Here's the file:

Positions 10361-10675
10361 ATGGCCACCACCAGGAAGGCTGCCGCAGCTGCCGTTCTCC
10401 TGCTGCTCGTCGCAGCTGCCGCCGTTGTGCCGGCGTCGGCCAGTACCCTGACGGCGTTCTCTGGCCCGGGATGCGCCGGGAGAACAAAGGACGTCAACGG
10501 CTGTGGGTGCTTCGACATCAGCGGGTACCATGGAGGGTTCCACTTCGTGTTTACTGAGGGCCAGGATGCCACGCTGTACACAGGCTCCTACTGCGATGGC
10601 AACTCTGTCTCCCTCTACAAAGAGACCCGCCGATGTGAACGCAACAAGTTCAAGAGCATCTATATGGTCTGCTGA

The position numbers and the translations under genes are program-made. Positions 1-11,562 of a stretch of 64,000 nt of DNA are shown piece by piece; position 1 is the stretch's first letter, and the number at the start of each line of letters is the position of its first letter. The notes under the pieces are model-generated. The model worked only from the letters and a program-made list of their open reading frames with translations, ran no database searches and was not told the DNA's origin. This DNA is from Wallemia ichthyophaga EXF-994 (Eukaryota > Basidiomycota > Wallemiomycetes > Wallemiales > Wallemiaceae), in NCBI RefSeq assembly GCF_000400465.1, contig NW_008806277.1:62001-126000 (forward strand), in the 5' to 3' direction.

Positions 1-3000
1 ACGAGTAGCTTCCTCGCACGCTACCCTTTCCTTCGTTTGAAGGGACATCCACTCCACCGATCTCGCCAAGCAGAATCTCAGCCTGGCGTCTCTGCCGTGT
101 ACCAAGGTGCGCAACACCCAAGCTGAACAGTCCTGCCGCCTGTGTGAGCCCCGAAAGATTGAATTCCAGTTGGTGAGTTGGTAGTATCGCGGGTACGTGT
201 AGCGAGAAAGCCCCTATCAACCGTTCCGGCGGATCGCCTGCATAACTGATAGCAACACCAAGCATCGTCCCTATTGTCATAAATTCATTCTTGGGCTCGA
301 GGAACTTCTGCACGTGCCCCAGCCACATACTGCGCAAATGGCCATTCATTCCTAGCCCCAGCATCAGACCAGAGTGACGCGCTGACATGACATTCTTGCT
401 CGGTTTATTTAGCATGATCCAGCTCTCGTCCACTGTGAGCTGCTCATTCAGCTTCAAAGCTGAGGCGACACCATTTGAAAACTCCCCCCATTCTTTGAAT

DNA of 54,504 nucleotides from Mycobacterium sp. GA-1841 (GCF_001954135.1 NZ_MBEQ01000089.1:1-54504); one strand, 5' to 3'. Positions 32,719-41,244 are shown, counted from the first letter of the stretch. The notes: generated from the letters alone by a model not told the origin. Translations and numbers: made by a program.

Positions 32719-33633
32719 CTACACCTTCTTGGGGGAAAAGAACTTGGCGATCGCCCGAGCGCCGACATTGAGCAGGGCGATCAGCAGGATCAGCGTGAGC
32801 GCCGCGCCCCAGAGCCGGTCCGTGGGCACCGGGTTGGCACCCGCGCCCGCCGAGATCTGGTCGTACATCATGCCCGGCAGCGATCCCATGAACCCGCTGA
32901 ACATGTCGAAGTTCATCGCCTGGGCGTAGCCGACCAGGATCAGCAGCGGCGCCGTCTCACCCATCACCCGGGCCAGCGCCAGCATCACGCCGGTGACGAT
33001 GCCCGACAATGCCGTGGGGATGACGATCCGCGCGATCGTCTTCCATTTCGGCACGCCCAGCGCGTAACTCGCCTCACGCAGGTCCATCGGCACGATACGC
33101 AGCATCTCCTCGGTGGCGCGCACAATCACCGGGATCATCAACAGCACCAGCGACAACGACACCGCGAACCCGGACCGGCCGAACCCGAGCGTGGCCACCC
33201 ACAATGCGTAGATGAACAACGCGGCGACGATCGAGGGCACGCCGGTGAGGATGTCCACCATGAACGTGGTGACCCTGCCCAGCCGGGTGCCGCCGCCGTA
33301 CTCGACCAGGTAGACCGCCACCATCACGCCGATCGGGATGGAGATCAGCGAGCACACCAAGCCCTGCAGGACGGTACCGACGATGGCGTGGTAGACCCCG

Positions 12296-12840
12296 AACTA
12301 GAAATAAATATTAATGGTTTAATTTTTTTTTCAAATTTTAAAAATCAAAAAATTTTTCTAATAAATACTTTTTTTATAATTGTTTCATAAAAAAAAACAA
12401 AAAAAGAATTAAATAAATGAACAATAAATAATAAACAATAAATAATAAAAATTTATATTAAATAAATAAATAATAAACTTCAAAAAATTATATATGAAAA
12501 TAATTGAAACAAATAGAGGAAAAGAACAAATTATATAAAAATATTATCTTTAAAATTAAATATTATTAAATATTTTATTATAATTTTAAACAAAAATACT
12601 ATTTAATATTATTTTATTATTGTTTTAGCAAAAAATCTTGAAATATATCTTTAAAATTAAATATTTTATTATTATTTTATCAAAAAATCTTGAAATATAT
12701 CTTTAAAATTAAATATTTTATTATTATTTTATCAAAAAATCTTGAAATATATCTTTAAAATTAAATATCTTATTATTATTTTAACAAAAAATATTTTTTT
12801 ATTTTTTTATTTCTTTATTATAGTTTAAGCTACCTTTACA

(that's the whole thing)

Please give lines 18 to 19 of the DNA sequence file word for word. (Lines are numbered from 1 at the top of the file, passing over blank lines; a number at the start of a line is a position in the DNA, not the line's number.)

33001 GCCCGACAATGCCGTGGGGATGACGATCCGCGCGATCGTCTTCCATTTCGGCACGCCCAGCGCGTAACTCGCCTCACGCAGGTCCATCGGCACGATACGC
33101 AGCATCTCCTCGGTGGCGCGCACAATCACCGGGATCATCAACAGCACCAGCGACAACGACACCGCGAACCCGGACCGGCCGAACCCGAGCGTGGCCACCC